The Door by Saki Channing


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Post May 09, 2007, 07:46:45 AM

The Door by Saki Channing

I was amazed at the amount of tension that managed to build up by the end of this short story.  It started off fairly routine, and being afraid of the dark didn't strike me as especially innovative, but it really worked.  Good job.

Gareth
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Post May 15, 2007, 09:39:02 AM

Re: The Door by Saki Channing

http://www.aphelion-webzine.com/shorts/ ... edoor.html

You're right, Gareth. It's not terribly innovative. In fact, I have proof:
http://www.jaimie.org/stories/the%20dor.htm

;D

Sorry, didn't mean to pimp my own story. I just thought the title and concept had enough parallels to make a comparison. It's interesting how authors have different interpretations of common themes.

Back to the story at hand, this is well-written. The ending was terrifying, a perfect denouement to the rising tension that Gareth noted. Although it seems somewhat straight-forward, there is a tricky aspect that the writer manages well. She uses a flashback augments the story instead of confusing the reader or hurting the pacing.

You know, I just realized that this is Saki's third story published in Aphelion but the first one to have any comments. Anyone feel embarrassed? :-[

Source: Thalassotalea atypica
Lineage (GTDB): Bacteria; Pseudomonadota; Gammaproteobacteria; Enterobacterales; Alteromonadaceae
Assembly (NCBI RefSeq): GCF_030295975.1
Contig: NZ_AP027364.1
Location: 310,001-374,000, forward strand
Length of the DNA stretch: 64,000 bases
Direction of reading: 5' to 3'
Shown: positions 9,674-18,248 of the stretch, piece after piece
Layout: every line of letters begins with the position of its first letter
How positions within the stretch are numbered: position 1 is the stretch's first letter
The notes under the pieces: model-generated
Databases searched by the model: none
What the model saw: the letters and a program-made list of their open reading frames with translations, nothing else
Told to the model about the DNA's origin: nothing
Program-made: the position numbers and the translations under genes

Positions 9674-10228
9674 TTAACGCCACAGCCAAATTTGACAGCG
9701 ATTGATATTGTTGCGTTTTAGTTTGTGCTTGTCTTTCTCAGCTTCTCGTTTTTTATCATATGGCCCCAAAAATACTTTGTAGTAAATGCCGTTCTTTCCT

"Even the straight arrow needs a crooked bow."
- Samani


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Post May 17, 2007, 02:43:09 AM

The Door by Saki Channing

i am always embarrassed about something.

back to the story: probably after reading Saki's bio, couldn't help but imagine the protag as Sarah Michelle Gellar and the apartment the one from The Grudge!

but the story was good: short and sweet. I generally hate apartments and was curious to know if the main char liked hers or not, but apparently we're not very likely to find out.

it was obvious there was something lurking in that chasm: anyone who's ever seen that TZ episode could have told you that. Nonetheless, a moody piece that i believe reflects its writer's mindset and own life?

Lee
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Post May 17, 2007, 07:01:29 AM

Re: The Door by Saki Channing

FYI, the original title of this piece was "The Trapdoor". (Hence the use of a rod rather than a key to open it.) I changed it to the less evocative "The Door" because trapdoors are specifically defined as being in a floor or ceiling.

I think the author was forced to put the, er, opening, in the wall rather than the ceiling because apartments in Japan tend to be tiny and would not HAVE an attic above or crawlspace or cellar below. Now, if the apartment had been in a house that had been divvied up into apartments ... but it would have to be a Western (European / North American, not Dodge City, that is) style house anyway.

Of course, even an upper-floor apartment in an old house would not be likely to have a trapdoor or door leading into Ultimate Night (with things that go bump in the) either.

Robert "If we wanted 100% realism, we wouldn't be HERE" M.
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Post May 26, 2007, 01:07:03 AM

The Door by Saki Channing

that was made clear in the story, yes. didn't have any issue imagining this one. it felt like it was set in a regular apartment, althoug the size wasn't made clear.

Lee

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